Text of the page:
House ownership is a big step and a huge responsibility, but we all need to provide some place to live for ourselves and those that we care about. So it is hardly surprising that people often ask “should I wait to buy a house?” and then continue to rent or even remain living with parents or other family members.
Making such an important decision as buying a house isn’t something that can be taken lightly and it is prudent to gain as much information as possible before deciding whether house ownership is the most viable option for you. In the following article, we aim to move our readers closer to the point where they can make a well-informed decision regarding whether or not to buy a house.
How expensive of a house should I buy?
So, having have answered the question “why should I buy a house” and decided that it is your most favourable option; further questions are likely to arise. These will include types of property, locations, and predominantly, house prices. When you are making decisions about house prices there are, of course, going to be some other important factors to take into account.
In instances where someone is asking “should I buy a bigger house”? When purchasing a house with a view to making it their home, a different set of factors should, of course, come into play. Type of house, location, facilities, and the available space will all figure in what you need to invest. This also means that there will be some areas where buyers may need to compromise or make a “trade-off” such as looking beyond their chosen ideal location in favour of some of the other items on their new house wish list.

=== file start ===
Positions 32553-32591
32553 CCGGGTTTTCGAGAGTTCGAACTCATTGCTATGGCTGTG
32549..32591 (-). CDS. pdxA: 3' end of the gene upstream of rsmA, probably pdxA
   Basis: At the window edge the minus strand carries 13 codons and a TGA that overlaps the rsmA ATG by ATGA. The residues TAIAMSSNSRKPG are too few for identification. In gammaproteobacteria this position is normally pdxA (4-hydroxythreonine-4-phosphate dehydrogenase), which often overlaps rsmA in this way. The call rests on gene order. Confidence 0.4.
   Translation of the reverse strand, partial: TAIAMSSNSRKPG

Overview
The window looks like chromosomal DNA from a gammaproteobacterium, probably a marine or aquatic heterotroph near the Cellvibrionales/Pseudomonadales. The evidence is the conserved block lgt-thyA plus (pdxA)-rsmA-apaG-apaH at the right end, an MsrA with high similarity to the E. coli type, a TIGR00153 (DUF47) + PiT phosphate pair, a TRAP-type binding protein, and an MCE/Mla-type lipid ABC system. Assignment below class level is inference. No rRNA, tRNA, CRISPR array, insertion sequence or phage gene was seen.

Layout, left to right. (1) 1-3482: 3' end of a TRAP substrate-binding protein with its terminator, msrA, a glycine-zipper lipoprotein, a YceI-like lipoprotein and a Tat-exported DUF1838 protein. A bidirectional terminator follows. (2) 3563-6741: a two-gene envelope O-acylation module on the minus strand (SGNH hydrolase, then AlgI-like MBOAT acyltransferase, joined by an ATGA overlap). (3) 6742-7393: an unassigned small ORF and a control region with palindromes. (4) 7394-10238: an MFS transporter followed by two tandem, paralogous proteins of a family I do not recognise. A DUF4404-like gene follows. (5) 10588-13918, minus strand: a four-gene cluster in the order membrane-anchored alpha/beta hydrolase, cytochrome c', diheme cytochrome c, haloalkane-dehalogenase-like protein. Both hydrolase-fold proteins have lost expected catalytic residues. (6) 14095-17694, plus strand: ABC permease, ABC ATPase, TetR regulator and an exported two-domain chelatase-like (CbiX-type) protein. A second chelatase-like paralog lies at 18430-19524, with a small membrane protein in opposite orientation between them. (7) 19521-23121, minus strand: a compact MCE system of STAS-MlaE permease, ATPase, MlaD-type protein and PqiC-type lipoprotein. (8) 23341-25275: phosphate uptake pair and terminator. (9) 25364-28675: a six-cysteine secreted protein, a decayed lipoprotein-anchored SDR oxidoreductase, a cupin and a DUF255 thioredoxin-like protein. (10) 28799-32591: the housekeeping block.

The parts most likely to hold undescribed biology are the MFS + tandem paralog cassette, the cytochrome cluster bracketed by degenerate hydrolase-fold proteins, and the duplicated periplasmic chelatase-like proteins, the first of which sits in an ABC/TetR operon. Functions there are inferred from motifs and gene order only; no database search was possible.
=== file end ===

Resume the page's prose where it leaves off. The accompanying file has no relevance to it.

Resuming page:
Buying houses in a rising market
One of the benefits of homeownership is that as a “rule of thumb” property prices have always been seen to rise over time. Under certain circumstances in specific areas, this can often happen in “spurts” where prices have been known to rise dramatically over relatively short spaces of time. This is something that real estate speculators and investors call “a rising market” and buyers who are either shrewd or fortunate enough to purchase a property at the start of such phases can make serious financial gains.
Right at the top of your list should be affordability because there is no point in purchasing a house that requires loan or mortgage repayments that surpass your ability to repay them. Having said that, many real estate speculators and investors purchase houses purely to make a profit and as such, they often take some calculated financial risks.
Making a smart buying decision
While this may provide a somewhat obvious answer to those enquiring “is it smart to buy a house”, the reality checks on this phenomenon are pertinent to whether you own a house that is also your primary home. This is because any gains you make from selling will most likely be cancelled out if you purchase again in the same region.